Academy helping adults with disabilities gain independence
SAN ANTONIO – A local parent created an academy to help adults with disabilities after they age out of the school system at 18 years old.
SA Life Academy teaches skills that helps students achieve independence.
“We volunteer at the food bank and the Children's Hunger Fund and Meals on Wheels,” said Olivia Morkovsky, a 22-year-old student.
“Every time I come here, it feels really good,” said William Bissmeyer, a 21-year-old student.
Morkovsky and Bissmeyer have attended SA Life Academy since it opened about a year ago.
“They taught me how to be independent,” Morkovsky said.
“I like being independent because I like to do things on my own,” Bissmeyerr said.
Morkovsky works at H-E-B and Bissmeyer works at the University of the Incarnate Word.
“They're just like us. They just need a little more attention and stimulation to make them successful,” said Cindy Boynton, executive director of SA Life Academy.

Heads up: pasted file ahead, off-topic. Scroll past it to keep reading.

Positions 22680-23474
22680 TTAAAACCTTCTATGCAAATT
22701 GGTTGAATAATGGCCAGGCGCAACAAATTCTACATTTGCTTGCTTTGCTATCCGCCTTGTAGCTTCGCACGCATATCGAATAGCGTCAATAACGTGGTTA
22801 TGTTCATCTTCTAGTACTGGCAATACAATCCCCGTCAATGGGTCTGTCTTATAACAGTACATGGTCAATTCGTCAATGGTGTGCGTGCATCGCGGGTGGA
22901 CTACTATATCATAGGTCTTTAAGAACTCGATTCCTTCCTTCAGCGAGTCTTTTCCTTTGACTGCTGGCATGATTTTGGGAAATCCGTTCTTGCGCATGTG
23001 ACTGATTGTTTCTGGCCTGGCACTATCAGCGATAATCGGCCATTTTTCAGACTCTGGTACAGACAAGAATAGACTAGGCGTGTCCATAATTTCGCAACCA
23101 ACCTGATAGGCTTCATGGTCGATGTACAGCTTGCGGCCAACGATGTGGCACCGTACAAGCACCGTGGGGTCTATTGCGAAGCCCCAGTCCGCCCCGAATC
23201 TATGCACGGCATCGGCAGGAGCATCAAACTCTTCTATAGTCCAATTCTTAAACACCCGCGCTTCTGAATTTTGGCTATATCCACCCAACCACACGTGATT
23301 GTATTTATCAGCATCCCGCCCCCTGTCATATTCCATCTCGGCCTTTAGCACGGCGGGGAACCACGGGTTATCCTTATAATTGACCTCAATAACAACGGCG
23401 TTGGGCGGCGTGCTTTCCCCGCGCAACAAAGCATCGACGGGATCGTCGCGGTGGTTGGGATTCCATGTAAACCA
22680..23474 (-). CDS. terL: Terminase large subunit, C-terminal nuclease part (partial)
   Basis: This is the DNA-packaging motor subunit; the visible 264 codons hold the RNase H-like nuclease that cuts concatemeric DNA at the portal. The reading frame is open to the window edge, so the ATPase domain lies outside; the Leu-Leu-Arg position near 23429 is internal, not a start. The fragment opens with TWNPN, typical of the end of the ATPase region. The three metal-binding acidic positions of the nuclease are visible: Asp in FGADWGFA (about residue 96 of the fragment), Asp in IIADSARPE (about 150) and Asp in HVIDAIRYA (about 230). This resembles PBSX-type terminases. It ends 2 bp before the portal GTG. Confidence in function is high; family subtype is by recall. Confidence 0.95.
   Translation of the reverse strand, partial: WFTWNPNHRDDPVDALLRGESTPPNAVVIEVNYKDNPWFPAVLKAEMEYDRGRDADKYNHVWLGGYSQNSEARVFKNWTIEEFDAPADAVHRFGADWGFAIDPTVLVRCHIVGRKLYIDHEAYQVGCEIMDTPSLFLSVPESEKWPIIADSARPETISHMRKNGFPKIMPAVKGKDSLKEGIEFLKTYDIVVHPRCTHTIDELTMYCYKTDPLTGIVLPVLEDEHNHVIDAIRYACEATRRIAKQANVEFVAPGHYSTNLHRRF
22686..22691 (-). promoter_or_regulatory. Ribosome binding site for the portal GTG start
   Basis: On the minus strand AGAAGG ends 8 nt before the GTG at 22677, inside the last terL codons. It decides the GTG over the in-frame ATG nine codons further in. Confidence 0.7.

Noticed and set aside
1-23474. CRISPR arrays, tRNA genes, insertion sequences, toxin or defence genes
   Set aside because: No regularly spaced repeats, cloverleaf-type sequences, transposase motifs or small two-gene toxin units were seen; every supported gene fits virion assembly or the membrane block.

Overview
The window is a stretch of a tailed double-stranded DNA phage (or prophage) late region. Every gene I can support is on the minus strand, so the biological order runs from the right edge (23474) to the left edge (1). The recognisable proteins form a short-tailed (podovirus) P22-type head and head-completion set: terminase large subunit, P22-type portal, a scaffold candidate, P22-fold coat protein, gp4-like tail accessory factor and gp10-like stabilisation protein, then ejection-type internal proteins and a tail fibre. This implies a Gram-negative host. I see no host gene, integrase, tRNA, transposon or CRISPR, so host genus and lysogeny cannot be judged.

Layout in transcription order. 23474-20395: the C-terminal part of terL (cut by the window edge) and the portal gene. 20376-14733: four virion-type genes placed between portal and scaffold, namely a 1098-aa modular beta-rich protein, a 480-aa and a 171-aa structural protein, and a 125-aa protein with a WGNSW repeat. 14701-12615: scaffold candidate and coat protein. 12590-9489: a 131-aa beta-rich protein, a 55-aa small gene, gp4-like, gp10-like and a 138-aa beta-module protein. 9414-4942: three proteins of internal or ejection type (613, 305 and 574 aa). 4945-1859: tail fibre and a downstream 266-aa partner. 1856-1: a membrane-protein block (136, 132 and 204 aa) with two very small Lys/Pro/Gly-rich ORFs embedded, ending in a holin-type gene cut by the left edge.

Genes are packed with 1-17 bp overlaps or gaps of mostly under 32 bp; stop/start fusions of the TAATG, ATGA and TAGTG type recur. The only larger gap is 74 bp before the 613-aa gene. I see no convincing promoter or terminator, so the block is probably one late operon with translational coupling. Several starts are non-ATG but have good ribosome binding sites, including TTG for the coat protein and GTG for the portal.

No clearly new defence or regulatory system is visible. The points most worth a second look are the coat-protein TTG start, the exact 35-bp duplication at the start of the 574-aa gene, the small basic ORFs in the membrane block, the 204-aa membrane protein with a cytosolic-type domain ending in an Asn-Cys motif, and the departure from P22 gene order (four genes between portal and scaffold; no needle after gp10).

Boynton started the academy after realizing how difficult it was to find a program for her son, Drew, after he aged out of high school special education.
“(We are) taking these individuals that may be sitting at home or just have potential and really engaging them,” Boynton said.
The majority of what the students are learning at the academy is life skills, and they have a daily chore chart.
Life skills and work programs offer the students limitless ways to contribute to society and make a real difference.
The academy is for adults 18 and older.
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